The museum also hosts historians, genealogists, storytellers, poets, musicians, dancers and community advocates.

 Santuario de Chimayó

holychimayo.us

Santuario Drive

505-351-4360

Santuario de Chimayó — renowned for the alleged healing powers of its “holy dirt” and as a Good Friday pilgrimage site — is one of New Mexico’s must-see destinations. It is worth taking time to explore the surrounding plaza.

Santo Niño de Atocha (Holy Child of Atocha) Chapel

A major renovation in 2010 transformed this landmark into a lovely children’s chapel, adorned with vibrant art by the late Fernando Bimonte, hand-carved Spanish colonial furnishings and juniper trees filled with 300 birds painted by Española schoolchildren.

People leave offerings of baby shoes around Felix Lopez’s bulto of Santo Niño. Legend holds that Santa Niño statues come to life at night, wearing out their shoes by roaming the countryside to help those in need. Donated baby shoes help the saint continue his good work.

El Potrero Plaza holds the Holy Family Chapel, a Native American chapel and an outdoor chapel surrounded by a garden/picnic area, all enhanced with handmade art. The Don Bernardo Abeyta Welcome Center has displays on the santuario’s history and permanent and seasonal exhibits of religious art made by New Mexico santeros and other world-renowned artists.

Turquoise Trail

turquoisetrail.org

Casa Grande Trading Post, Petting Zoo and Cerrillos Turquoise Mining Museum

casagrandetradingpost.com

17 Waldo St., Cerrillos

505-438-3008

The trading post and museum features “low-budget antiques” — discarded artifacts collected by owners Todd and Patricia Brown to preserve Cerrillos’ past. A picture of the Wild West emerges through historic photographs and artifacts such as whiskey stills, a dynamite blaster, an 1898 washing machine and a safe with its door blown off.

Displays include turquoise from throughout New Mexico, fossils and a variety of minerals, many found by the Browns themselves. A collection of animal skulls — including a bear’s — fascinates children, while glass collectors are drawn to displays of 2,000 glass insulators and antique glass. Enjoy the “live entertainment” provided by several goats, a llama and fancy chickens at the Petting Zoo.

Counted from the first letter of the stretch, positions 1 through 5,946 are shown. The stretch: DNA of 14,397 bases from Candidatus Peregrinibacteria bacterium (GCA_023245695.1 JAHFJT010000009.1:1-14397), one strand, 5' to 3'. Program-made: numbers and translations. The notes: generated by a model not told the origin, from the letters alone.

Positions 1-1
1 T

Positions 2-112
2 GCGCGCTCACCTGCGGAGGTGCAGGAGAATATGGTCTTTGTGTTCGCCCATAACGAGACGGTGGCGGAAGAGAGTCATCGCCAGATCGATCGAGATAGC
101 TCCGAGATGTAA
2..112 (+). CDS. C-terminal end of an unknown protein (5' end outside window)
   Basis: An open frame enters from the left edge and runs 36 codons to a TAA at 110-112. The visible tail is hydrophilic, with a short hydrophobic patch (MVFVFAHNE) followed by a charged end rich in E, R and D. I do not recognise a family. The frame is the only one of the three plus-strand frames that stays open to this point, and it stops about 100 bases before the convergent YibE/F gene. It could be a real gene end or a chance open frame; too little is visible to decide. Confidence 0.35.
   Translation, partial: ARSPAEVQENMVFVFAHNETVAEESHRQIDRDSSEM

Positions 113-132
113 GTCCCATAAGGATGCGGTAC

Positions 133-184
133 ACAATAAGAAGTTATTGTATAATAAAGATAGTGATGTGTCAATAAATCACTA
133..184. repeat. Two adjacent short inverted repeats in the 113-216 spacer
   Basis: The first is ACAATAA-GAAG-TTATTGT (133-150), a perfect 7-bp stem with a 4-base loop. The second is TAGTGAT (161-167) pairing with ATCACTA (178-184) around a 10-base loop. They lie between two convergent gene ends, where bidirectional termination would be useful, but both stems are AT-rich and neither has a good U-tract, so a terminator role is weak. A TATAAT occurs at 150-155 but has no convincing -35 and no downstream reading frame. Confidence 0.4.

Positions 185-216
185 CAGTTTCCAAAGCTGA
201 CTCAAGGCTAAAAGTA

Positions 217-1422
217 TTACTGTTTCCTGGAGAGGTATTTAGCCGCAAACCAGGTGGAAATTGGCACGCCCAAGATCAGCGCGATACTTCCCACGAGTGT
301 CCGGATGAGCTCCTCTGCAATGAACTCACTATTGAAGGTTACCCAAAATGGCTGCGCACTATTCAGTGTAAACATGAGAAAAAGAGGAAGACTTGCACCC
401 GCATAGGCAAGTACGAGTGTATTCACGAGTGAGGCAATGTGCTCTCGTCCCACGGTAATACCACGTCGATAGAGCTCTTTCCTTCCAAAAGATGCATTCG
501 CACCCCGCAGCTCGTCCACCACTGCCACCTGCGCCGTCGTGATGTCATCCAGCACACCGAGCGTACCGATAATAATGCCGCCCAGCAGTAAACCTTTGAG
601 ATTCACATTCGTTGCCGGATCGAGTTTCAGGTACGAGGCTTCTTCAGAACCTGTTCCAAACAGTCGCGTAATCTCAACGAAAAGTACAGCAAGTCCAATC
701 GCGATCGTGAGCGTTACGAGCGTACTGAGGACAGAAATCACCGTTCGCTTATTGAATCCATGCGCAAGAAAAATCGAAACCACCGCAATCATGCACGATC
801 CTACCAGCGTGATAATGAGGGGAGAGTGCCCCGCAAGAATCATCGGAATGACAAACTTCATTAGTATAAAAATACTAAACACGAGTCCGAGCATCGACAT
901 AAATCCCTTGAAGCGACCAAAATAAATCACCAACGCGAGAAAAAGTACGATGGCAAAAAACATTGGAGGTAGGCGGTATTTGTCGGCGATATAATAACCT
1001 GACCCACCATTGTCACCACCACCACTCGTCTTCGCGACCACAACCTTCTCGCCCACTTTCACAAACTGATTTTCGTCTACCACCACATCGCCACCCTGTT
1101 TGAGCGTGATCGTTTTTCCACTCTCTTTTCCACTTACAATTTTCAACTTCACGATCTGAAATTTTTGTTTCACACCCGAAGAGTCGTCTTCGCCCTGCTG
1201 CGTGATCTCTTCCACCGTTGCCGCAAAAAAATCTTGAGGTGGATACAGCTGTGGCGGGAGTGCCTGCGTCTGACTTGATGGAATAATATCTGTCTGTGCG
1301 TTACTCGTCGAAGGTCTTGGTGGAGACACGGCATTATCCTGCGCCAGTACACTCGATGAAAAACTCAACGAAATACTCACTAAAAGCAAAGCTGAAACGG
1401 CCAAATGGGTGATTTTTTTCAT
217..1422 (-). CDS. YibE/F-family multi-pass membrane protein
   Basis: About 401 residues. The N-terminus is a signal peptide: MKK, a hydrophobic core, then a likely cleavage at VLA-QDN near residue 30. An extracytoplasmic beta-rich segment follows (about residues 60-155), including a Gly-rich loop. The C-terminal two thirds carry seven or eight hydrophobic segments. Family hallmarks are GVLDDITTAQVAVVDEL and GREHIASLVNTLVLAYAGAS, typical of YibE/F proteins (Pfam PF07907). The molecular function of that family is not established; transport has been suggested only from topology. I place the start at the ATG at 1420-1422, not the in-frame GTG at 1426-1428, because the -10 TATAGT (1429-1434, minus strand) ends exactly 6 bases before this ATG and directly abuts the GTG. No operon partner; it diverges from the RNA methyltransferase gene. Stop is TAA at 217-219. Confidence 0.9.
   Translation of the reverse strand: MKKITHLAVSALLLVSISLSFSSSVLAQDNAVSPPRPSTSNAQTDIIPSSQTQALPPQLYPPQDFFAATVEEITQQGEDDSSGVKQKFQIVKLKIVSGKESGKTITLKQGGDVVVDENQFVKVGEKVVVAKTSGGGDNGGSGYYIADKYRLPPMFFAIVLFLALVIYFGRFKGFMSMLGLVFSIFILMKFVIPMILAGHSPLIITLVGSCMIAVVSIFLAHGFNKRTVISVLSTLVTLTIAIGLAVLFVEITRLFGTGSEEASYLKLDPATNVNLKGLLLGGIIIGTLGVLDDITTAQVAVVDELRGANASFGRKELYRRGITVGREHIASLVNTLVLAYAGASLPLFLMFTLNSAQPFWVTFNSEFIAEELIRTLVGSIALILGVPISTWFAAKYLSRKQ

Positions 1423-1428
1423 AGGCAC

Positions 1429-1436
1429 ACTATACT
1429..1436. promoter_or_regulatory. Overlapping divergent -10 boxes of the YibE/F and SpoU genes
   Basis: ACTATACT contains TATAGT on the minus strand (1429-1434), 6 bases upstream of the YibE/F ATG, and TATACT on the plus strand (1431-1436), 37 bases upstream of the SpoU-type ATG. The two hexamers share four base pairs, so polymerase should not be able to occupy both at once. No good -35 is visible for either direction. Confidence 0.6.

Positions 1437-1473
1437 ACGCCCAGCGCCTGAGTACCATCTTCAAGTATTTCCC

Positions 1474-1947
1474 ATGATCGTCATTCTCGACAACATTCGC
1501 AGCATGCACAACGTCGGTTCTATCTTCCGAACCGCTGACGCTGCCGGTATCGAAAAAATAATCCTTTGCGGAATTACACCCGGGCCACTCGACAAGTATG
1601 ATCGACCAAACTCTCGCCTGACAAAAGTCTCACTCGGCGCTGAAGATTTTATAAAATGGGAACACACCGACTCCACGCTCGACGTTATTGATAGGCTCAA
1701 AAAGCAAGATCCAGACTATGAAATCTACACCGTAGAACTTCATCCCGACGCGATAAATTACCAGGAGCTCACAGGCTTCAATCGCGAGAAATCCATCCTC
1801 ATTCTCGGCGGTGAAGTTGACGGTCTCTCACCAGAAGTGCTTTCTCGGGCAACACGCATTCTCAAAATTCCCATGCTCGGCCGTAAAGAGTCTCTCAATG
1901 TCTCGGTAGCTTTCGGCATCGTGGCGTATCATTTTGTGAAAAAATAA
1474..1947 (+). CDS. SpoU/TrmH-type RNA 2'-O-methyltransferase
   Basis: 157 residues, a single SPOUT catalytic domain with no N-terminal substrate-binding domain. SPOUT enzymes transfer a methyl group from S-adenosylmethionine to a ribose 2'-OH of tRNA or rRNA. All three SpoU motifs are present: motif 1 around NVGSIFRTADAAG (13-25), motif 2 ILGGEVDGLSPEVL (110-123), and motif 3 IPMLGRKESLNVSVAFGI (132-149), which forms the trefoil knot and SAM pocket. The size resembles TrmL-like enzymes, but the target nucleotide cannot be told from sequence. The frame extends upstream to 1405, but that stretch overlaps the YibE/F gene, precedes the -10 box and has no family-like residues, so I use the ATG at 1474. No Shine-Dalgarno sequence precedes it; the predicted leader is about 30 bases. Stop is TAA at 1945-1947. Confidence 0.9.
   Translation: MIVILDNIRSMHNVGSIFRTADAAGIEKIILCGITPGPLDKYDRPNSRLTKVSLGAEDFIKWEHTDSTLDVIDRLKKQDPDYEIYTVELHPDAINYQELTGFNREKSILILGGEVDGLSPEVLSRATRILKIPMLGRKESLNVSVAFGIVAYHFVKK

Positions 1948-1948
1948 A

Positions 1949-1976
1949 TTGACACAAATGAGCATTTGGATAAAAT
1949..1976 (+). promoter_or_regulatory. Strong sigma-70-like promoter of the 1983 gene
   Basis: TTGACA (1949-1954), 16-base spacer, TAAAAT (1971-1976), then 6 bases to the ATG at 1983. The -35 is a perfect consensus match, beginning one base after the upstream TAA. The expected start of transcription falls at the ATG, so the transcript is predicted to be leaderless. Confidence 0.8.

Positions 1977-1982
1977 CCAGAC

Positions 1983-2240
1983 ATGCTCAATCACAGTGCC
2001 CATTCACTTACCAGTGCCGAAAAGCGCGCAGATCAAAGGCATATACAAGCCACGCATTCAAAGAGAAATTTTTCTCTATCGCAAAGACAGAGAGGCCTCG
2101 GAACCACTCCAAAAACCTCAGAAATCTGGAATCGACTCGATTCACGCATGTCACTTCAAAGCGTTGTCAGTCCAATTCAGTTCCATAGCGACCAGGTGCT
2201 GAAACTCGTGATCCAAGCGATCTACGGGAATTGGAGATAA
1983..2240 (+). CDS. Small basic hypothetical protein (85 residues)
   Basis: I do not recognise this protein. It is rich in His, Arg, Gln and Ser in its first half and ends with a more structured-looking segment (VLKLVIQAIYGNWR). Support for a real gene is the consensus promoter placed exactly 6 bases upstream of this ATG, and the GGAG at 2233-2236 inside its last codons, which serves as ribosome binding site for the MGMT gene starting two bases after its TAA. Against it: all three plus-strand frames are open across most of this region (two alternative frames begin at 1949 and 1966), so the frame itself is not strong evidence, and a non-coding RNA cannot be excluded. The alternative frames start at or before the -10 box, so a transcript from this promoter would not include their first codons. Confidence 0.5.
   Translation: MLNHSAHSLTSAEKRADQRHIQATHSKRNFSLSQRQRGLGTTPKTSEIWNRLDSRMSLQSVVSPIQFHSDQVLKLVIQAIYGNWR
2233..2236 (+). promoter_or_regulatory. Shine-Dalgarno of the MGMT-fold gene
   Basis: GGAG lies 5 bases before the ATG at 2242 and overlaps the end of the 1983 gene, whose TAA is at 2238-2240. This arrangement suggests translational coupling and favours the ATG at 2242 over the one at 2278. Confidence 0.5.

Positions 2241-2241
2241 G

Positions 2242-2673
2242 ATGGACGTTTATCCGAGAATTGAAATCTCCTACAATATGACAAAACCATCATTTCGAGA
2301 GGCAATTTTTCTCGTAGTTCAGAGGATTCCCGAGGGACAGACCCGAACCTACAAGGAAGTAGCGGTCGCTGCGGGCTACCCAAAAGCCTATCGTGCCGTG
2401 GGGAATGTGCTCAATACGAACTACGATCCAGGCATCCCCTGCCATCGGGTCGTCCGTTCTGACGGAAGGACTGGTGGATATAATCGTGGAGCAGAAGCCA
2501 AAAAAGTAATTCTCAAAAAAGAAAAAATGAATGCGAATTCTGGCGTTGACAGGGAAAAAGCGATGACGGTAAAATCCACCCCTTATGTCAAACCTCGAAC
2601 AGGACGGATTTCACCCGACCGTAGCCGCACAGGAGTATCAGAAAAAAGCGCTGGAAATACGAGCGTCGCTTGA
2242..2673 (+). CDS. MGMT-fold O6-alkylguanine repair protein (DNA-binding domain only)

Tinkertown Museum

tinkertown.com

121 Sandia Crest Road, Sandia Park

505-281-5233

This quirky, entertaining museum, with walls constructed of 50,000 glass bottles, features hundreds of animated miniatures hand-carved by the late Ross Ward. Exhibits include the Western Town, a raucous depiction of 1880s life, and circus performers fending off lions and defying gravity. Otto the One-Man Band and Esmerelda the Fortune Teller are favorites with visitors.

Other displays include Americana collected by Ward and his wife, Carla, including wedding cake couples, antique tools, western memorabilia and a 35-foot antique wooden sailboat that braved a 10-year voyage around the world.

Edgewood 

Wildlife West Nature Park
wildlifewest.org

505-281-7655

87 North Frontage Road

Experience New Mexico’s wildlife up close at this nature park. All the birds and other animals here have been rescued from some trauma, typically due to human interaction. The 122-acre park harbors 20 species of nonreleasable animals, including a black bear, deer, elks, bobcats and several raptors, all housed in custom-built habitats. Children can burn off a little energy exploring the Kid’s Imagination Trail.

Wildlife West is also home to the Pinto Bean Museum, dedicated to the history of one of New Mexico’s state vegetables. The collection includes antique bean processing equipment, period artifacts and historic photos. The museum is open by appointment only.

Arin McKenna’s career as an award-winning journalist began as host of Art Tour Santa Fe on KTRC Radio in 2002. She has freelanced for The Santa Fe New Mexican, New Mexico Magazine and other publications, served as county reporter at the Los Alamos Monitor for six years and is currently news editor for the Valley Daily Post.